Recently consumers are exerting more pressure on the food industry. Maybe more pressure than regulatory agencies. Restaurant chains and large food companies are moving away from protein with antibiotics as quickly as their supply chain can supply. Last week, Subway pledged to serve antibiotic free poultry and within nine years to serve only antibiotic free protein - beef, pork, chicken, and turkey. It wasn't government regulation it was consumer demand that made these changes.
Surveys find that 60 to 70+% of consumers interviewed stated they were concerned about antibiotics in meat. Subway joins Chipotle, McDonalds, Panera, and Chick-fil-A, in committing to antibiotic free poultry. New restaurant chains will be pressured into joining these antibiotic free companies which includes In and Out Burger, who has committed to serving antibiotic free beef.
Poultry processors are moving ahead converting from the use of antibiotics to antibiotic free poultry as quickly as they can. Tyson Foods has committed to converting all flocks to be produced without antibiotics by September 2017. Pilgrim's Pride, the number two producer, and Foster Farms have committed to antibiotic free over a longer period of time. And 95% of the chicken produced by Purdue has been antibiotic free chicken since 2002. Poultry is the number 1 protein with 88.9 pounds consumed per capita (U.S. Dept. of Commerce, Census Bureau.) When all poultry is antibiotic free, will it pressure pork and beef producers to move to antibiotic free? It already has. Tyson is working to eliminate antibiotics in its pork production and currently they market antibiotic free beef. Cargill is also racing to eliminate antibiotics in its pork production.
While the use of certain antibiotics is approved for use with raising certain livestock, and thus safe, consumers perceive this as a human health issue. The second week in April, 54 Asset and Pension management companies with a total of $1 Trillion under management, joined together sending letters to the major U.S. restaurant chains and food production companies, demanding the elimination of antibiotics in proteins. Those organizations advised in their letter that the use of antibiotics in their products place companies at a financial risk.
The assertion is based on the use of antibiotics having been
found to enable the development of antibiotic resistant bacteria, as seen in the nasal swabs of agricultural workers employed on farms that use antibiotics. This is a distinctly different finding from workers on farms that do not use antibiotics. While antibiotic use in agriculture is not the only causal factor in the development of antibiotic resistance, recent research finds that it is one of the sources contributing to the human health concerns with the antibiotic of last resort, Vancomycin, now losing effectiveness against some bacteria.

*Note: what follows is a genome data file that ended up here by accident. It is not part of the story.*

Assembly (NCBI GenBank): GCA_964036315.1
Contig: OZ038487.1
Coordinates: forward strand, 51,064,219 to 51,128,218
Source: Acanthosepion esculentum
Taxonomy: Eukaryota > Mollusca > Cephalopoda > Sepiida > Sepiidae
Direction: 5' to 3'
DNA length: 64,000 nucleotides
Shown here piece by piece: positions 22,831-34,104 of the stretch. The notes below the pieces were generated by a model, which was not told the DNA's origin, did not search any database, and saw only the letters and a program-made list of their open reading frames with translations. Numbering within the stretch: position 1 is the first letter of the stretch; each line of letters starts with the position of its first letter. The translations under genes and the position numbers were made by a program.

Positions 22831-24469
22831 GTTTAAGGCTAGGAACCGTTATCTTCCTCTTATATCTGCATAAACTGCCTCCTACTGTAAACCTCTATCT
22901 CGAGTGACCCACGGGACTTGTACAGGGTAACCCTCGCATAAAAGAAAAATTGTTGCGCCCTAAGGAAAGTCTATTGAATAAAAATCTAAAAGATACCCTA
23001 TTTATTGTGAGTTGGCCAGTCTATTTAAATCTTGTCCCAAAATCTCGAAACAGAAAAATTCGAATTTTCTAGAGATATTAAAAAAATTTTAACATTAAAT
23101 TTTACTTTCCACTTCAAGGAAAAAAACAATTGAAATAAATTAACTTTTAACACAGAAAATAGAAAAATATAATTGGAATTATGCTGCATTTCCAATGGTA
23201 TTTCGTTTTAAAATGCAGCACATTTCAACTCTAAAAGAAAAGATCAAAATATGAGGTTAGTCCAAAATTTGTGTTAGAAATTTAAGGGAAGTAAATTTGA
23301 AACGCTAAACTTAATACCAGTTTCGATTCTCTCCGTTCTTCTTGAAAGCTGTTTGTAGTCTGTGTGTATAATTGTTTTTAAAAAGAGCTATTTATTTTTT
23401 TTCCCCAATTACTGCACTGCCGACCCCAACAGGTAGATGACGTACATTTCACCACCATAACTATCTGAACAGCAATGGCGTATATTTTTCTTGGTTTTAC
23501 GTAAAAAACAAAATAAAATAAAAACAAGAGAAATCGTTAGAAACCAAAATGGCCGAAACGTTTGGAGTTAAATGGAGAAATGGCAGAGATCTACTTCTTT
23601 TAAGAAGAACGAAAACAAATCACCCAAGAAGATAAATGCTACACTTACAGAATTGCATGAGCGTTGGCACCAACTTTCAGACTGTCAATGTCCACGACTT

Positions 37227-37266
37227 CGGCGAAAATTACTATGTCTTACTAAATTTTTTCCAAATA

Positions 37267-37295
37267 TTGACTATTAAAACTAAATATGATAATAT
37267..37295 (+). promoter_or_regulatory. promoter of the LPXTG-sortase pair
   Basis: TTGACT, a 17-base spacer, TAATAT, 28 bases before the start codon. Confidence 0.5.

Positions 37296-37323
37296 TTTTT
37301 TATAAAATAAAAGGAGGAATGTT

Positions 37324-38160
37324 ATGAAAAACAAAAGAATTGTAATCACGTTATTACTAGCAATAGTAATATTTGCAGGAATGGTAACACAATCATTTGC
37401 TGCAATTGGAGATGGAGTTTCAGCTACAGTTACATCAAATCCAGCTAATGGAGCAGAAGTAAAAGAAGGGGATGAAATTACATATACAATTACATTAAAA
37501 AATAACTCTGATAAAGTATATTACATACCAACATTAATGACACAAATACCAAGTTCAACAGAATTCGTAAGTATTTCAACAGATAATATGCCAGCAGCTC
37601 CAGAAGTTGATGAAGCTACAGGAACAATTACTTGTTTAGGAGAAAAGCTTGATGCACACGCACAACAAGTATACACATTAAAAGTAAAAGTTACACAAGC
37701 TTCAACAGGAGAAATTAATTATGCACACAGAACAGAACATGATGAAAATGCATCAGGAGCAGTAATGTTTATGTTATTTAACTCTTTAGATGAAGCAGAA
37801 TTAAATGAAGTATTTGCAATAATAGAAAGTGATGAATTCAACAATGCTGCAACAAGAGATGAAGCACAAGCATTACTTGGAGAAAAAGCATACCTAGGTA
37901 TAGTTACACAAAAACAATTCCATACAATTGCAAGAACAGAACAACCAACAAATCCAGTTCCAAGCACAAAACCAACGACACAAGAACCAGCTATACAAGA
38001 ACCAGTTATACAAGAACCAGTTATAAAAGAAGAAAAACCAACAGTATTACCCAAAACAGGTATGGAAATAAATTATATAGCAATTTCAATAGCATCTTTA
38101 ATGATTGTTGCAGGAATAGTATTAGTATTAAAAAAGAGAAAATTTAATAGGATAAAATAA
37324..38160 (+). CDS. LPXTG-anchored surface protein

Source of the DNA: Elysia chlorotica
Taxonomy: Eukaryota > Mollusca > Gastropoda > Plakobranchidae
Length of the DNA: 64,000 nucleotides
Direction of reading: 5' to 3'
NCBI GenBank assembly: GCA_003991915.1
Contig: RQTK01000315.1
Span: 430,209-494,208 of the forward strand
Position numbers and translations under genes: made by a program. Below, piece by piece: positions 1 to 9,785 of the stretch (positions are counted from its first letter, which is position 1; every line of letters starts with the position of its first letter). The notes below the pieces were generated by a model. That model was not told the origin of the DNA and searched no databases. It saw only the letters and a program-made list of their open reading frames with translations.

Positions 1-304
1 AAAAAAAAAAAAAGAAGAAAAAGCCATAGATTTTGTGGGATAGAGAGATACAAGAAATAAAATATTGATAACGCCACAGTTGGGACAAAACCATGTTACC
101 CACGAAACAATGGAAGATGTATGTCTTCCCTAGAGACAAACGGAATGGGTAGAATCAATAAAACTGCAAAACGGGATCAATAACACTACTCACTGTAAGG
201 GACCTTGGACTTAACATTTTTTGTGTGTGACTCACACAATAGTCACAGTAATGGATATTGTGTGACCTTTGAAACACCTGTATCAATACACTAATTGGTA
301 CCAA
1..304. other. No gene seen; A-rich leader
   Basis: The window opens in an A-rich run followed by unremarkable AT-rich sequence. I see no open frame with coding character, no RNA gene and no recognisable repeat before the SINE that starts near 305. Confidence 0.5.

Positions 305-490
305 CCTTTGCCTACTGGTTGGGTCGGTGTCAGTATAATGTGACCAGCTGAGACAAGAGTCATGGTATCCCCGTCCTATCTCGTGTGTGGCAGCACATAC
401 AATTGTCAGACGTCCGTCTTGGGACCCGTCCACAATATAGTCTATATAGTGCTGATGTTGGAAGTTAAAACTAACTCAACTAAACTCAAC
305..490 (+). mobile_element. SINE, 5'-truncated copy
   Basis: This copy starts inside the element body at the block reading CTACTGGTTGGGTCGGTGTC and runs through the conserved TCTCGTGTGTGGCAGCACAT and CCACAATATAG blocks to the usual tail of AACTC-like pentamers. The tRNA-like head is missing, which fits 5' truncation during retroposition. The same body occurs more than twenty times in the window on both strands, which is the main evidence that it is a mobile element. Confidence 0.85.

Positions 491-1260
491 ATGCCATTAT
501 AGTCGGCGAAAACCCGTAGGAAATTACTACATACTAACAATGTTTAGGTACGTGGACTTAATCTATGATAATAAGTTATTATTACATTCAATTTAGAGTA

There have been recommendations to fund research that may refute or marginalize the claims of antibiotic resistance through agricultural channels. But the main issue with antibiotic use in seafood production is that there are very few antibiotics that FDA has approved for use with aquaculture. So any use of unapproved antibiotics is something that cannot be condoned, even if science shows that the risk of antibiotic resistance is minimal.
The seafood community should consider how it will respond to consumer driven antibiotic concerns. Decomposition and unsanitary conditions are the leading causes for FDA rejections. The detection of unapproved antibiotics in seafood is the second cause for detention and the frequency has been increasing.
SIRF has decided to act responsibly and immediately beginning work on the best solution to the problem of using unapproved antibiotics in aquaculture- eliminate the need for antibiotics. Seafood Industry Research Fund (SIRF) has sponsored the University of Wisconsin Madison and Virginia Tech to conduct an exciting, relevant research project titled: ENHANCING SEAFOOD QUALITY AND SAFETY BY REDUCING RELIANCE ON ANTIBIOTICS: APPLYING A NOVEL ANTIBODY IN TILAPIA.
This research is based on new technology currently in trials in the poultry industry. Thus far the tests have successfully prevented diseases in chickens without the use of antibiotics. In addition, the mortality of chickens is less, the growth rates and feed conversion are similar to flocks exposed to antibiotics. Costs are equal to or lower than the cost of a normal antibiotic regimen. Initial trials with other animals including beef and pork show success at early stages. If successful, the solution will be better than the use of antibiotics and at the same or lower cost making this truly a market driven solution. This project is species specific and not considered a resolution to antibiotics in all species of seafood.
SIRF thanks the generous donors who have made this research possible and invites others to contribute to the continuing efforts to resolve antibiotic issues in seafood.